The Ballad of Fr. William Tirry
An Augustinian Friar (1609-54)
Contents | Introduction | Prologue | Young Life | The Augustinian | Towards Clonmel
The Witnesses | Man In Custody | Man on Trial | A life sealed | Epilogue
from a book by Fr. John O'Connor OSA
We live in an era where the material things of this world are continually being given a prominence over the spiritual. Fr. O'Connor's booklet, therefore, is a refreshing reminder of the self-sacrifice and courage of another age-an age when our ancestors were prepared to sacrifice wealth, comfort, and even life itself, for the sake of the precious gift of the Catholic Faith.
Today there are still many generous souls who, in the midst of a materialistic world, keep God before their eyes and strive always to put his will first. May the life of Fr. Tirry be an inspiration to such! By their style of living and their good example may they be for all witnesses to the eternal value of the Faith for which he died!
Feast of the Annunciation, 1976.
Against the vastness of a teeming Universe, with all its past and present mysteries, the following pages attempt to throw some light on a little remote, and perhaps insignificant, corner of the story of mankind. But each thread, I believe, has its own importance in the fabric that makes the overall epic. Here, then, is a brief study (prompted more by enthusiasm than scholarship) of one of the men whose names appear on the official List of Irish Martyrs, which was presented to the Holy See early in this century, with a view to beatification. The title 'martyr', of course, cannot properly be applied to any of the candidates until Rome has spoken.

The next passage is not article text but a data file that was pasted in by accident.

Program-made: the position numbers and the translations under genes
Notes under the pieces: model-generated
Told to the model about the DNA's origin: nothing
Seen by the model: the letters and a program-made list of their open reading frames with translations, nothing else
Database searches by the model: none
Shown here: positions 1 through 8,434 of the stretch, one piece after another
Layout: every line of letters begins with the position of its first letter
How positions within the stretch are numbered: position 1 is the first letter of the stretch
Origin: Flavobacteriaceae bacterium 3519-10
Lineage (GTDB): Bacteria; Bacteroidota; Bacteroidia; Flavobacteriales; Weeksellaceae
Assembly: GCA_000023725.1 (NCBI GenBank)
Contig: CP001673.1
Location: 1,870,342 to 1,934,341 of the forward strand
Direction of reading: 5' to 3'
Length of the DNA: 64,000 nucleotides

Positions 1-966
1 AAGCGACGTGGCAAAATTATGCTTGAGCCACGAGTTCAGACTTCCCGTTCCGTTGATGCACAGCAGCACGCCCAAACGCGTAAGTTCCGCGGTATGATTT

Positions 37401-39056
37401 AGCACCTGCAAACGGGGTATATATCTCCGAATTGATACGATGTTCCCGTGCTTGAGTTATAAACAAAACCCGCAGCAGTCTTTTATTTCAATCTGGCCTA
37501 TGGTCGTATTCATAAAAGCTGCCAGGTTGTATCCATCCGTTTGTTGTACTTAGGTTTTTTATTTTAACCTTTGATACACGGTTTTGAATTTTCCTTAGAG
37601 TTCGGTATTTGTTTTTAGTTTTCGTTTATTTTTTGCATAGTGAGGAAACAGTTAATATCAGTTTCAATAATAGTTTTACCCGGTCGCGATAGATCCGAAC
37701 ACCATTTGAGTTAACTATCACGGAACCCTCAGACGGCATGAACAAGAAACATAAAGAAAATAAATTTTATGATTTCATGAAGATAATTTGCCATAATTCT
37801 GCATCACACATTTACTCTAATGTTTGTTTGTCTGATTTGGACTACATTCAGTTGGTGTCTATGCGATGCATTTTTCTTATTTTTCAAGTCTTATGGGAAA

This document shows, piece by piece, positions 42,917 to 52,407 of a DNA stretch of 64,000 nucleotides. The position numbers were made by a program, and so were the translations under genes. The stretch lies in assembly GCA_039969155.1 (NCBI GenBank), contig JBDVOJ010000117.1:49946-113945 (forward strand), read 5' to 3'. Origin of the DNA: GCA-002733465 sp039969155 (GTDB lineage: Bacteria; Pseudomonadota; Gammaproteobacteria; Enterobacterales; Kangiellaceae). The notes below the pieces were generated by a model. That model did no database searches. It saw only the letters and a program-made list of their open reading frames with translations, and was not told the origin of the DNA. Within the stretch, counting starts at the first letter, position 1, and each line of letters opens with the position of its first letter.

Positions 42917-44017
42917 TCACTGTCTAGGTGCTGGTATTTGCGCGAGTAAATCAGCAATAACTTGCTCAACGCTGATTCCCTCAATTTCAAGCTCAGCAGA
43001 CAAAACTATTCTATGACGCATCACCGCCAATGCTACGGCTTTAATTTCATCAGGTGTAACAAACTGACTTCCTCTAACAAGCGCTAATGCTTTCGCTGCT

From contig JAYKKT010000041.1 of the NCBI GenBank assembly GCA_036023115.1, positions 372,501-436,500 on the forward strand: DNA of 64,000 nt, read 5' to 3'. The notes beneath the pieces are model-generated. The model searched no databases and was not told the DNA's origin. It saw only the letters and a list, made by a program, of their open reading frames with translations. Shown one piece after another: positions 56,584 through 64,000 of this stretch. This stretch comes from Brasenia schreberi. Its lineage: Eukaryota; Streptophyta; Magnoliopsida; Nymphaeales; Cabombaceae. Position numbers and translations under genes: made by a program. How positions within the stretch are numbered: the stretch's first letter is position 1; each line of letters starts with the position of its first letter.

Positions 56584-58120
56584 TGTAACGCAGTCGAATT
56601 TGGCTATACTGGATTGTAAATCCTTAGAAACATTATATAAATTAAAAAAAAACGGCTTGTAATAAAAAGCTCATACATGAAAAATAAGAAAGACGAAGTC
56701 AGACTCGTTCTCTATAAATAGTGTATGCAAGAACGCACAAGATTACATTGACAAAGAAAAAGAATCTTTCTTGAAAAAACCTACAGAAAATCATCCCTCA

I should say (as will be abundantly clear) that I do not write as a professed historian. For my inspiration and source-material, then, I am wholly indebted to the professional researches of two of my confreres: Father F. X. Martin, o.s.a., of University College, Dublin, and Father M. B. Hackett, o.s.a., of Austin Friars, Carlisle. I have relied mainly on their findings published in Archivium Hibernicum, XX (1957) 69-122. But no matter how expert the teacher, the pupil may err. So any historical errors or misinterpretation of facts that I may be guilty of, must, of course, be laid at my own doorstep.
I also wish to thank the editor of The Nationalist where this account of Father Tirry has already substantially appeared. And finally, for their immediate help and encouragement in getting the material into its present format I am especially grateful to my confreres and friends: John Murphy, Xavier Martin, Patrick Duffner, Jackie Power, Eddie Casey, Fintan Whelton and Gervase Corcoran.
In writing, my wish is that more people may make the acquaintance of Father Tirry, however inadequate the introduction. My further hope is that some day a qualified hagiographer will more properly present his life-story.
Finally I am sincerely grateful for the blessing of Most Rev. Dr. Browne on this work.
26 April, 1976.